TEHRAN (Reuters) - Iran’s Foreign Ministry summoned the Azeri ambassador on Sunday, accusing Azerbaijan of assisting Israeli intelligence in the assassination of an Iranian nuclear scientist blown up last month, Iran’s Fars news agency reported.
Mostafa Ahmadi-Roshan was killed when two men on a motorcycle attached a magnetic bomb to his car on Jan 11. The thirty-two year old academic worked at the Natanz uranium enrichment facility in central Iran.
At least four scientists associated with Iran’s nuclear program have been assassinated since 2010 and a fifth was wounded in a bomb attack. Iran’s Supreme Leader Ayatollah Ali Khamenei called Ahmadi-Roshan’s killing a “cowardly act” and accused the United States and Israel of responsibility.
Iran says its nuclear program is peaceful, but Western countries say it is aimed at building a nuclear bomb.
Israeli officials do not comment on whether they are behind the killings of Iranian scientists but have made clear they are pleased. Washington criticized the killing of Ahmadi-Roshan and denied blame.
The semi-official Fars news agency quoted the foreign ministry press office saying the Azeri ambassador, Javanshir Akhundov, was summoned because Azerbaijan had helped agents to get in contact with the Israeli intelligence agency.
According to the report, Akhundov was also rebuked over the mistreatment of Iranian officials in Azerbaijan and Iranian trucks having difficulties entering the country.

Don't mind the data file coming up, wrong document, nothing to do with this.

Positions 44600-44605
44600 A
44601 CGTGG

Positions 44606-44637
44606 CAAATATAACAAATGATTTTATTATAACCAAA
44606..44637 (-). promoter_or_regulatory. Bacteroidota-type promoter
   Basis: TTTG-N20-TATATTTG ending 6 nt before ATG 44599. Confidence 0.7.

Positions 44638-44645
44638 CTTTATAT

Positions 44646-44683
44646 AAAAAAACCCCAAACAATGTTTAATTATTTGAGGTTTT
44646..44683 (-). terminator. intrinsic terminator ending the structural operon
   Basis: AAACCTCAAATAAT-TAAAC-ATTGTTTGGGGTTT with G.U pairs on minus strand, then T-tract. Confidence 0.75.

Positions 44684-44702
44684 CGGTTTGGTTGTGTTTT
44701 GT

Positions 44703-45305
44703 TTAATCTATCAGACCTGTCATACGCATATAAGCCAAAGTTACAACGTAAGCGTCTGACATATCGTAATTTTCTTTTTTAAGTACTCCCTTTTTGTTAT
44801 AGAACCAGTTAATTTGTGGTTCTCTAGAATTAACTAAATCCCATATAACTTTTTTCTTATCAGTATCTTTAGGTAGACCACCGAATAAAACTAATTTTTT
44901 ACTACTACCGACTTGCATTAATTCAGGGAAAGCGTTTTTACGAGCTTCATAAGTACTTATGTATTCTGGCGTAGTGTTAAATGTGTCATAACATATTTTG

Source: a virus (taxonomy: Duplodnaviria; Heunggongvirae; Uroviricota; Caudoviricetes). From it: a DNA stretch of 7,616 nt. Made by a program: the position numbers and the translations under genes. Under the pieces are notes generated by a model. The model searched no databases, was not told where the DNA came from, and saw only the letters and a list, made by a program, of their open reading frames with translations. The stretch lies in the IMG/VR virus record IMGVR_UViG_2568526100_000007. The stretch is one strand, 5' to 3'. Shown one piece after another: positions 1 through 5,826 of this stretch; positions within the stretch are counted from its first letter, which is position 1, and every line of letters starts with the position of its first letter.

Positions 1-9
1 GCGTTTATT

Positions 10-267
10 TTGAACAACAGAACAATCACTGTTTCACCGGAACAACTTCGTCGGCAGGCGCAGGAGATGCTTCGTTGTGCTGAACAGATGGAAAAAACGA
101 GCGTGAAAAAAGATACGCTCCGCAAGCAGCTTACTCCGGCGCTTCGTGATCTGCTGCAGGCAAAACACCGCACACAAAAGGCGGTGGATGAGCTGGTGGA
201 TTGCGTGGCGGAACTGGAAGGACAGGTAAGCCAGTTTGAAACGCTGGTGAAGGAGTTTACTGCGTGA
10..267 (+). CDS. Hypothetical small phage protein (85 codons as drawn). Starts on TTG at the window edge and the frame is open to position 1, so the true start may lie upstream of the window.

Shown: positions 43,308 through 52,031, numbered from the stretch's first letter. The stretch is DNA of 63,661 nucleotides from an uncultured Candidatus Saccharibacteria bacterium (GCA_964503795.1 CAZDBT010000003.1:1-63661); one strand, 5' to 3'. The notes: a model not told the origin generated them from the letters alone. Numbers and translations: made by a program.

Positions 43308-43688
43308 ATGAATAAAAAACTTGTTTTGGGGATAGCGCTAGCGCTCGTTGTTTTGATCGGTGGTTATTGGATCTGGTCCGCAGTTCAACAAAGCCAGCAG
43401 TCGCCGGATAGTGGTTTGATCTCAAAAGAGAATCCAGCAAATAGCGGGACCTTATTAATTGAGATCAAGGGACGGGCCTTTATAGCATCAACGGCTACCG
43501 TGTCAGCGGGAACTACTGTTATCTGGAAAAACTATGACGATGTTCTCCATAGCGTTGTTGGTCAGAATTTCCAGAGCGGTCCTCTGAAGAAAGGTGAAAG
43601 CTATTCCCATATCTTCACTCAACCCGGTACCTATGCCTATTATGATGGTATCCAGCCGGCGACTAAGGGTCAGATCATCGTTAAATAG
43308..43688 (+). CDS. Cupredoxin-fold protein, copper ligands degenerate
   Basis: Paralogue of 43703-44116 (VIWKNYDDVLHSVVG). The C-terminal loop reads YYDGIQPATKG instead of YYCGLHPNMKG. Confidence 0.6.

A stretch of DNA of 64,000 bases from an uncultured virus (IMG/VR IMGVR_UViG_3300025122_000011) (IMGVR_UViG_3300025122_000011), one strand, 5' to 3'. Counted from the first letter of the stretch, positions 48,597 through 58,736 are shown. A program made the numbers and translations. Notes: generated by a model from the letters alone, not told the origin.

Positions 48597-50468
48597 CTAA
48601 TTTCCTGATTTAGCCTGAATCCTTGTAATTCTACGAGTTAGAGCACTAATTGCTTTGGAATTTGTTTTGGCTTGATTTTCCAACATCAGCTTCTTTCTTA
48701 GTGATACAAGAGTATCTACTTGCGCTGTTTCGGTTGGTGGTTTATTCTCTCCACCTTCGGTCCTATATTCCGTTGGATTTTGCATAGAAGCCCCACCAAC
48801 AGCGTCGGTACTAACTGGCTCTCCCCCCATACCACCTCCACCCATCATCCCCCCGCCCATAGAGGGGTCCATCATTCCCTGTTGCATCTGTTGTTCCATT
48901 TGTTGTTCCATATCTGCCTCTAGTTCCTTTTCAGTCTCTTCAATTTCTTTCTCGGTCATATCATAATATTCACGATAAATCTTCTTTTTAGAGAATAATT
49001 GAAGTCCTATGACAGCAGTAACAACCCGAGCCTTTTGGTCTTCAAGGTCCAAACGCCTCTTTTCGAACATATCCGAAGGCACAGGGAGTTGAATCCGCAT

A spokesman for Azerbaijan’s Foreign Ministry said he was not immediately able to comment on the report.
Azerbaijan, a secular Muslim former Soviet republic which borders on Iran, has friendly ties with the United States and Israel and has had difficult diplomatic relations with Tehran. Iran is home to a large ethnic Azeri minority.
Last month Azeri authorities arrested two men suspected of plotting to attack foreigners, including the Israeli ambassador in Baku and a rabbi.
Azeri authorities said the two suspects had been helped by an Iranian linked to Iran’s intelligence services, who supplied them guns and explosives to smuggle from Iran.
Azeri authorities have also said they thwarted a plan by agents of Iran and Lebanon’s Hezbollah militia to set off a car bomb near the Israeli embassy four years ago, and a plot targeting the U.S. and British embassies in 2007.
Reporting by Hashem Kalantari in Tehran; Additional reporting by Lada Yevgrashina in Baku; Writing by Marcus George; Editing by Peter Graff
Our Standards: The Thomson Reuters Trust Principles.